For the inaugural learnalittle post, let’s start at the beginning: learning to walk.
After learning to crawl, sit-up, scoot, and cruise, most babies begin to walk anywhere between 9 and 18 months. This basic but vital skill emerges as infant muscle strengthens and motor cortex function refines. But what explains the big age range in which a child might take their first steps?
When a child first walks is likely determined by a mix of environment, genetics, individual temperament, and actual movement practice. As this last factor is easiest to control, many developmentally obsessed parents take special precautions to ensure their baby doesn’t fall behind, some going to extreme measures.
But to what extent does practice trump physical and neurological development? A famous 1940 study considers the Hopi cradleboard custom. At the time, most Hopi babies spent the majority of their first months snuggly strapped to their mother’s back, which would – presumably – preclude any walking practice. However, when compared to their non-cradleboarded cousins, there was no difference in when they began walking on their own.
This contrasts with a 1987 study of the Ache people, a nomadic tribe in the rain forests of Paraguay. Until they hit three years, Ache children spent 80 to 100% of their time in direct contact with their mothers. Further, when these hunter-gatherers make camp, they tend to clear just enough ground to sit and sleep – not an ideal training site for the aspiring toddler. As a result, Ache children tend to take their first steps at an average 23 months, about year after their US counterparts. On the flip side, once Ache children begin moving around on their own, they climb tall trees daily and walk effortlessly along branches before they hit double digits. Even though these children are given little room to practice, it seems they have no problem getting around in the long run. While there might be something to the practice theory, it seems a little less vital than some people would like you to believe.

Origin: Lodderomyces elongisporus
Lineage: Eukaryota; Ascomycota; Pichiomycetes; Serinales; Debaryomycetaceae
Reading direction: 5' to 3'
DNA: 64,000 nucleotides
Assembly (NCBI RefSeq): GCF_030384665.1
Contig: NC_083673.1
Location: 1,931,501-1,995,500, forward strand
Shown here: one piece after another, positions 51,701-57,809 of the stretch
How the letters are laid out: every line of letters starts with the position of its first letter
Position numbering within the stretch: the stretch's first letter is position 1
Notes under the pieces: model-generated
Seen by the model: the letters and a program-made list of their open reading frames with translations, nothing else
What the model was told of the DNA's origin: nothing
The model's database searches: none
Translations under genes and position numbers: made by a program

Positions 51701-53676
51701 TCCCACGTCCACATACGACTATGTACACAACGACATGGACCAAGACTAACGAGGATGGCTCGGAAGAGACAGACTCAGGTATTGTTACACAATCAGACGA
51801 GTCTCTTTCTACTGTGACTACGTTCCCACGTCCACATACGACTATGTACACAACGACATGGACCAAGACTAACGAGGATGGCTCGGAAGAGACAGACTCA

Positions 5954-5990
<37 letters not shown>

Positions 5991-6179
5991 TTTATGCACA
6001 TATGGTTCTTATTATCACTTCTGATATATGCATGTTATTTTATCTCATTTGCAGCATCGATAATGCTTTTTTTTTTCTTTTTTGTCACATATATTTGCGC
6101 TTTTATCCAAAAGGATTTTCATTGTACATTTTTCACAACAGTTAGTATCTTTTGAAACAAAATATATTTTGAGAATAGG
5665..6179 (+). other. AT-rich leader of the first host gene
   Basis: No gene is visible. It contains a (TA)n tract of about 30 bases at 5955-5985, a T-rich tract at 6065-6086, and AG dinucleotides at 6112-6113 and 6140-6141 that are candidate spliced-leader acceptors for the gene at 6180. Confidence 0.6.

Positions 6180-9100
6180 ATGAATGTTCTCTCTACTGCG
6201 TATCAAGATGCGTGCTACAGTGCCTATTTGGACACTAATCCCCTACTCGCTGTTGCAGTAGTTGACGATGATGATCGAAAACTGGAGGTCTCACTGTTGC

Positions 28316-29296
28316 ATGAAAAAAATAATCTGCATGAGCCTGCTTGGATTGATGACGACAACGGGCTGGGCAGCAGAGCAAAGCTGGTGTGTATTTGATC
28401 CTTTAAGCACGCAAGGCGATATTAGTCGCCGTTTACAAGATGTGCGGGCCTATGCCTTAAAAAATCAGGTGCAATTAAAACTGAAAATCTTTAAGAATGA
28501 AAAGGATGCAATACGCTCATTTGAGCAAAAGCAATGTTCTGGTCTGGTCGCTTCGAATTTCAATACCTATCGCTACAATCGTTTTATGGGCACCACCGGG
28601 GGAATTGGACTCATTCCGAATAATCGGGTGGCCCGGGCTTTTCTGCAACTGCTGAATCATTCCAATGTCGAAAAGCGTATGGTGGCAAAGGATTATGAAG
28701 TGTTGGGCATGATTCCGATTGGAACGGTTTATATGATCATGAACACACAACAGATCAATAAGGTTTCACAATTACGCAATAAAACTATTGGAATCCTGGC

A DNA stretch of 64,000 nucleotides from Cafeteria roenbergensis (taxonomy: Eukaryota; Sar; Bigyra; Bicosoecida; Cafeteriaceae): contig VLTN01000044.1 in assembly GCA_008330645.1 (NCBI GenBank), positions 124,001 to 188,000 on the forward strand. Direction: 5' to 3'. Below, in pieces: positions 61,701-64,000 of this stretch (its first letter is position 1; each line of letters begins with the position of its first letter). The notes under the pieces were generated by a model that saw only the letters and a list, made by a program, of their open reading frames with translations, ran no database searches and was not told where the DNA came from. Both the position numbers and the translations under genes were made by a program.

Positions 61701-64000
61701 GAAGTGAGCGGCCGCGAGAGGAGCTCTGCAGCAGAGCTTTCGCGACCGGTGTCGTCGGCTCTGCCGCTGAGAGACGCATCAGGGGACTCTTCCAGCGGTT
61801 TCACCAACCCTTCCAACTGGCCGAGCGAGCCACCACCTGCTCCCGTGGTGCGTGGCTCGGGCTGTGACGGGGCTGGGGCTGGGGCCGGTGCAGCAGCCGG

On a parting note, I’d like to address a popular myth (at least one I’ve heard a few times): babies can’t walk because they’re born without kneecaps. The newborn body actually far outstrips the 206 bones of the adult skeleton, with a mix of over 300 bone and cartilage elements. It’s true that babies’ kneecaps won’t show on an x-ray, but that’s because for the first 3-5 years, kneecaps are cartilage instead of bone. Not only can babies walk on these proto-kneecaps, their spongy composition is far more suited for this trial and error process than the breakable bones they will become.
So here’s a fitting moral to mark the first steps of this blog: regardless of how we learn to walk on our own – or how long it takes us to get there – it’s OK to fall down in the process.